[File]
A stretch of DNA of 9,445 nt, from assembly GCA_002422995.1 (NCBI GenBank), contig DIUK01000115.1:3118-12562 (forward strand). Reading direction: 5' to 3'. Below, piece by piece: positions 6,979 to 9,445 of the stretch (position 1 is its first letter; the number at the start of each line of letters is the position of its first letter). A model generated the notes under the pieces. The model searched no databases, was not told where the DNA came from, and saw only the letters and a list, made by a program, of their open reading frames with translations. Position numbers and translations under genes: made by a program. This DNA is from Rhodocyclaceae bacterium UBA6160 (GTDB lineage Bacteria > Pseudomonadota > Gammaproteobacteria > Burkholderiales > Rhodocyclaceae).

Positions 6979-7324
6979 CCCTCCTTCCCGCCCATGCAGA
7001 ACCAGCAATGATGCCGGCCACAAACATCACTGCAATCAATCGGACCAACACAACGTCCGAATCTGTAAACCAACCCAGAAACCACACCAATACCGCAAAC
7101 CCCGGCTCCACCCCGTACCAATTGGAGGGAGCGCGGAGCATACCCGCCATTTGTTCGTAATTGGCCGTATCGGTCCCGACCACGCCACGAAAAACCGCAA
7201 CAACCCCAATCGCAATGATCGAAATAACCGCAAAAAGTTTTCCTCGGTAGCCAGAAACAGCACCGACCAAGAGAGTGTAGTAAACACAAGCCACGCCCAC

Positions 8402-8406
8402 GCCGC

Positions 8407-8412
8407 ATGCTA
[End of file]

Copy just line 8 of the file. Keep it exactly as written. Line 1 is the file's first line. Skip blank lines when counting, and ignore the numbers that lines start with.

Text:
8402 GCCGC